Aeschines, Against Ctesiphon

LCL 106: 310-311

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The Speeches of Aeschines

τινὲς ῥᾳδίως παρανόμους γνώμας, καὶ ταύτας1 ἕτεροι τινες2 ἐπιψηφίζουσιν, οὐκ ἐκ τοῦ δικαιοτάτου τρόπου λαχόντες προεδρεύειν, ἀλλ᾿ ἐκ παρασκευῆς καθεζόμενοι, ἂν δέ τις τῶν ἄλλων βουλευτῶν ὄντως λάχῃ προεδρεύειν,3 καὶ τὰς ὑμετέρας χειροτονίας ὀρθῶς ἀναγορεύῃ, τοῦτον οἱ τὴν πολιτείαν οὐκέτι κοινήν, ἀλλ᾿ ἰδίαν αὑτῶν ἡγούμενοι, ἀπειλοῦσιν εἰσαγγελεῖν, καταδουλούμενοι τοὺς ἰδιώτας καὶ δυναστείας ἑαυτοῖς περιποιούμενοι, 4καὶ τὰς κρίσεις τὰς μὲν ἐκ τῶν νόμων καταλελύκασι, τὰς δ᾿ ἐκ τῶν ψηφισμάτων μετ᾿ ὀργῆς κρίνουσιν, σεσίγηται μὲν τὸ κάλλιστον καὶ σωφρονέστατον κήρυγμα τῶν ἐν τῇ πόλει· “Τίς ἀγορεύειν βούλεται τῶν ὑπὲρ πεντήκοντα ἔτη γεγονότων;” καὶ πάλιν ἐν μέρει τῶν ἄλλων Ἀθηναίων. τῆς δὲ τῶν ῥητόρων ἀκοσμίας οὐκέτι κρατεῖν δύνανται οὔθ᾿ οἱ νόμοι οὔθ᾿ οἱ πρυτάνεις οὔθ᾿ οἱ πρόεδροι οὔθ᾿ ἡ προεδρεύουσα φυλή, τὸ δέκατον μέρος τῆς πόλεως.

5Τούτων δ᾿ ἐχόντων οὕτως, καὶ τῶν καιρῶν ὄντων τῇ πόλει τοιούτων ὁποίους τινὰς αὐτοὺς ὑμεῖς ὑπολαμβάνετε εἶναι, ἓν ὑπολείπεται μέρος τῆς πολιτείας, εἴ τι κἀγὼ τυγχάνω γιγνώσκων, αἱ τῶν παρανόμων γραφαί. εἰ δὲ καὶ ταύτας καταλύσετε ἢ τοῖς καταλύουσιν ἐπιτρέψετε, προλέγω

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Against Ctesiphon

hesitate to make illegal motions, and other men who are ready to put these motions to the vote—not men who have been chosen by right and lawful allotment to preside, but men who hold the position by trickery; and if any other senator does actually obtain the presidency by lot, and does honestly declare your votes, he is threatened with impeachment by men who no longer regard citizenship as a common right, but as their own private perquisite; men who are making slaves of the common people, and arrogating lordship to themselves; men who have set aside the lawful processes of the courts, and carry their verdicts in the assembly by appeal to passion.1 The result of all this is that we have ceased to hear that wisest and most judicious of all the proclamations to which the city was once accustomed, “Who of the men above fifty years of age wishes to address the people,” and then who of the other Athenians in turn. The disorder of the public men can no longer be controlled by the laws, nor by the prytanes, nor by the presiding officers, nor by the presiding tribe, the tenth part of the city.2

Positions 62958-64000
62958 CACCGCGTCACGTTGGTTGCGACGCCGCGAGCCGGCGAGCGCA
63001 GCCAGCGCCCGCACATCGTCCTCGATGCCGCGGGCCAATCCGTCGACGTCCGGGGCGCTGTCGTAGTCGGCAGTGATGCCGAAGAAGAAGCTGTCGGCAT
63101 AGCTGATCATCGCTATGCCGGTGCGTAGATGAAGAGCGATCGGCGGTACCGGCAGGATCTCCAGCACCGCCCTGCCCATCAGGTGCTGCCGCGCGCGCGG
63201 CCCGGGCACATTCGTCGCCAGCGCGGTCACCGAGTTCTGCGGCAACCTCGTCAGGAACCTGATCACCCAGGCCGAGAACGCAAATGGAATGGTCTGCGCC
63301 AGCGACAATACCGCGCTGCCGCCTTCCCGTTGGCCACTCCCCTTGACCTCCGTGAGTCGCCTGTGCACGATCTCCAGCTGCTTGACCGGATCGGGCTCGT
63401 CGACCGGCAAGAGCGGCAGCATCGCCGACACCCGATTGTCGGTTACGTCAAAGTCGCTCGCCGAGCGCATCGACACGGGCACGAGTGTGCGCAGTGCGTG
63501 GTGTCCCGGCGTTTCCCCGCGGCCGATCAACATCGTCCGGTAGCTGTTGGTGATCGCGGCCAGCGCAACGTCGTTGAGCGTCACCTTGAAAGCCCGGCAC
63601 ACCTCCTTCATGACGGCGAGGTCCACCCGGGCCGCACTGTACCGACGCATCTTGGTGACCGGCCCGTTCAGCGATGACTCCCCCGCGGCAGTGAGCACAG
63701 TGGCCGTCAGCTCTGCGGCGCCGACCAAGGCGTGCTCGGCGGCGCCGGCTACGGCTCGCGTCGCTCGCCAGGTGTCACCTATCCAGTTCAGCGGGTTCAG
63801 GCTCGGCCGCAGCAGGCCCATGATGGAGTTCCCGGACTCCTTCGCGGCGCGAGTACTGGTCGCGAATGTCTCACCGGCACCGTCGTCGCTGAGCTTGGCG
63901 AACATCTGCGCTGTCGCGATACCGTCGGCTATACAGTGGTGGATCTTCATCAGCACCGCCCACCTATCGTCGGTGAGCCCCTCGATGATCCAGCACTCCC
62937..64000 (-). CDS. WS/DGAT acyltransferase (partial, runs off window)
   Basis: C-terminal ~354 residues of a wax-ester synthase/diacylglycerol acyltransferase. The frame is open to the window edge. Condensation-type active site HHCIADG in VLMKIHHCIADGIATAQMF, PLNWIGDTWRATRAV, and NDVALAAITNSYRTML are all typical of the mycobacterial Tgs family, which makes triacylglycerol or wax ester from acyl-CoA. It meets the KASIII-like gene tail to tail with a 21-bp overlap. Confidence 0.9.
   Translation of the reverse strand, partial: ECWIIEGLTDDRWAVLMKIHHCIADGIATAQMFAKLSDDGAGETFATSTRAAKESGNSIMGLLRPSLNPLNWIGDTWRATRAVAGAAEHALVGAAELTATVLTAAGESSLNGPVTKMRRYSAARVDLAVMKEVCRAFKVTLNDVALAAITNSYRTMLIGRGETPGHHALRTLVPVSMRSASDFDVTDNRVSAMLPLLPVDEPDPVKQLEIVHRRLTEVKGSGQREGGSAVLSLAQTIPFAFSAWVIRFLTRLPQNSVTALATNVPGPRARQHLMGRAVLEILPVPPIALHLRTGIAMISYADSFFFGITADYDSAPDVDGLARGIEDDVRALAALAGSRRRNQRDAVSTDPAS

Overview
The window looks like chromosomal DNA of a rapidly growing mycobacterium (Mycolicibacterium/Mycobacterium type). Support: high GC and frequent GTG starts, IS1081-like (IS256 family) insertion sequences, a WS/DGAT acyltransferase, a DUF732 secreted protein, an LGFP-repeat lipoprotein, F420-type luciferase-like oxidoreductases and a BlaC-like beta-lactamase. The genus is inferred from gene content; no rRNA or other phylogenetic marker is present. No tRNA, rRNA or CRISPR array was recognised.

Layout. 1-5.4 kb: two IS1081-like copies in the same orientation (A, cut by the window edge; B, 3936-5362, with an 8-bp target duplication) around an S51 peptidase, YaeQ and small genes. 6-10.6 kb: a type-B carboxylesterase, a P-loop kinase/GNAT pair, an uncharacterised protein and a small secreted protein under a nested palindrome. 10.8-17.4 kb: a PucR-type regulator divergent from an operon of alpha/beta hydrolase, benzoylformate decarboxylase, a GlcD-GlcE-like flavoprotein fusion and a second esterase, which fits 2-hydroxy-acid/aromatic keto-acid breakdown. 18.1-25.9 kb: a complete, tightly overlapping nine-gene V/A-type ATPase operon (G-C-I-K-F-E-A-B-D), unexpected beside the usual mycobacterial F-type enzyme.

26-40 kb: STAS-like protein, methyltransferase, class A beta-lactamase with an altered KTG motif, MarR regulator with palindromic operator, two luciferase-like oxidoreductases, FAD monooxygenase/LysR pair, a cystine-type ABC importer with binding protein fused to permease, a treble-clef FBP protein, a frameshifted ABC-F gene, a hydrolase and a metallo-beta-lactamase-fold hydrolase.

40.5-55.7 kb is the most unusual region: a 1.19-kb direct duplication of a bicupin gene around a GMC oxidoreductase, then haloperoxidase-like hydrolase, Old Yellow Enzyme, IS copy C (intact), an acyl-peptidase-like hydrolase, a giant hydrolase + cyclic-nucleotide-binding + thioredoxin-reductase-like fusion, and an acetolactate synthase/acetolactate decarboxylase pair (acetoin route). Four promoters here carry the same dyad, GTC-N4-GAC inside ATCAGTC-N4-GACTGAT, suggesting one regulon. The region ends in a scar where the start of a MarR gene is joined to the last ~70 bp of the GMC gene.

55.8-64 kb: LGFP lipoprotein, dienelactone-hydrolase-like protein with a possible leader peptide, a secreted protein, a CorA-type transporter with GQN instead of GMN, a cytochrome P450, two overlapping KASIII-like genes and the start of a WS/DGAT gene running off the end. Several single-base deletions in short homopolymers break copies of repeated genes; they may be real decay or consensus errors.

Under such circumstances, and in a political situation the gravity of which you yourselves understand, only one part of the constitution is left to us—if I too may lay claim to some discernment—the suits against illegal motions. But if you shall annul these also, or give way to those who are trying to annul them, I warn you that before you know it

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DOI: 10.4159/DLCL.aeschines-ctesiphon.1919